A GrowNextGen teacher leader working at the Fort Hayes Career Center (part of Columbus City Schools) has partnered with two arts-integration education specialists to merge microbiology and visual art in a whole new way. The results have been amazing!
Pam Snyder teaches biology, genetics, and biotechnology. Kerry Dixon is an education consultant specializing in interdisciplinary teaching and learning. She’s also a PhD candidate at the Ohio State University, completing a dissertation focused on middle and high school STM teachers’ perspectives on the integration of visual art in their classrooms. Rachael Moore is an arts-integration consultant and art teacher on the Global Integration Team within the Pickerington Local School District.
For the past three years, the women have worked together through OSU’s Project ASPIRE, an initiative funded through the US Department of Education to create a new model for teacher education. Dixon leads ASPIRE’s “Innovative Curriculum Design Team”, charged with creating uniquely engaging, arts-based approaches to teaching science, math and world languages. Snyder and Moore are part of that team. “Pam and Rachael have been absolutely critical members of the team; their contributions will have lasting impact not only on students but on teacher education more broadly,” said Dixon.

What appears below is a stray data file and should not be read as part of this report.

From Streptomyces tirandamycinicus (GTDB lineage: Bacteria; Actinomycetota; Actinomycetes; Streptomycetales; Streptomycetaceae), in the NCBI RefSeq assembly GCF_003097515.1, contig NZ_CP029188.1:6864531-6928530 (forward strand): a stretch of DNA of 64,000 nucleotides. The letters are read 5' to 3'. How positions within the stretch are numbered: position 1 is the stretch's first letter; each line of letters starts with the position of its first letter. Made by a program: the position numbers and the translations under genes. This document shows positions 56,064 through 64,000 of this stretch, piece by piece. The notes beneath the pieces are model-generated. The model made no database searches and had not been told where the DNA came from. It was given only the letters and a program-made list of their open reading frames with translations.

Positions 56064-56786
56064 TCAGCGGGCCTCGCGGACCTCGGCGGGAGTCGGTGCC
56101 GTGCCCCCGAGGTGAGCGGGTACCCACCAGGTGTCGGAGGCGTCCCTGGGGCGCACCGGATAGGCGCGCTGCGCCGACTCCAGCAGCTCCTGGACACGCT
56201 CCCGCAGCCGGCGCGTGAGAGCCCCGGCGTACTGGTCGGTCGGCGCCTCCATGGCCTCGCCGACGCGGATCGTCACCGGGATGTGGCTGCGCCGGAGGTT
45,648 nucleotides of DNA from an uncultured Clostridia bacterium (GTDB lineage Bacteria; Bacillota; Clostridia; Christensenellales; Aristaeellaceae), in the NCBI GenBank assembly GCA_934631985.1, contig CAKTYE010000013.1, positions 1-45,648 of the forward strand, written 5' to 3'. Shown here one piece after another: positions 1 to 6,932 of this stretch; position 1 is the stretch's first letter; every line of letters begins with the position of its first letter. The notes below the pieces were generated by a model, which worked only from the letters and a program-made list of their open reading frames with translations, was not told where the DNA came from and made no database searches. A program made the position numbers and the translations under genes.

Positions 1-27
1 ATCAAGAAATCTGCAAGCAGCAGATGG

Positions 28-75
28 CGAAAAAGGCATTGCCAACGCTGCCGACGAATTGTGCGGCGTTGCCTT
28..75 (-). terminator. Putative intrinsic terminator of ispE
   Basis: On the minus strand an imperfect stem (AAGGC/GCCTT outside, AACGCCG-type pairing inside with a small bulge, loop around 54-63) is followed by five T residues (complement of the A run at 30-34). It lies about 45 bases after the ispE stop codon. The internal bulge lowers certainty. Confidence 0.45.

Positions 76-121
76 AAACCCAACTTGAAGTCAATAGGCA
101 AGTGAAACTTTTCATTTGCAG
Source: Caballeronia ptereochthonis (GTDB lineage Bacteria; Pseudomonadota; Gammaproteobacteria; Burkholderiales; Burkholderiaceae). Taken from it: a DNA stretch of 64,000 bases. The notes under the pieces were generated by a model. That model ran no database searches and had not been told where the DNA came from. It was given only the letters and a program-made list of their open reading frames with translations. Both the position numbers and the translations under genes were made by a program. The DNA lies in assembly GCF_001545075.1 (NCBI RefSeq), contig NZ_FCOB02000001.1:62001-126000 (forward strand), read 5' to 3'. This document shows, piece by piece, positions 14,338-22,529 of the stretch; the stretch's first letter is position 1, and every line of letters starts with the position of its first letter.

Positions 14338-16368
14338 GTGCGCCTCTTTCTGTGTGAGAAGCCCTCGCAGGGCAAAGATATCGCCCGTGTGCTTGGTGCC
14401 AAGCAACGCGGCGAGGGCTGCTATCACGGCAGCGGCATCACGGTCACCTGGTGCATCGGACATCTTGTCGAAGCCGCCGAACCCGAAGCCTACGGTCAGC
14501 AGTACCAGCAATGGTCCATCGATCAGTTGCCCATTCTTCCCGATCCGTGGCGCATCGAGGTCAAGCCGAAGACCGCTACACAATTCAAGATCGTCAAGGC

By designing and implementing innovative lessons, the three women bring visual art and biology together in Snyder’s classroom. “Student engagement, ownership and innovation have all increased since we merged the two subjects,” explained Snyder. “We use biology to teach art, and we use art to teach biology.”
In a unit on the central dogma of molecular biology, students simulate the complex processes of protein synthesis through analogous artistic processes. Using principles and elements of design, they create abstract artworks featuring transcribed and translated DNA and RNA codes. The colors and color sequences in the works can be decoded with the help of a key, allowing an audience to read the genetic information that flows into proteins when chains of amino acids are biologically constructed. According to Snyder, “The art gives the science so much more value,” and according to Dixon, “Our students’ knowledge is more complete when we help them to view the world through these multiple lenses.”
Dixon, Snyder and Moore believe their interdisciplinary approach to helping students learn more efficiently could revolutionize teaching. Snyder said, “Each subject helps explain and illuminate the other; you get results you could never attain by just focusing on one subject or the other.”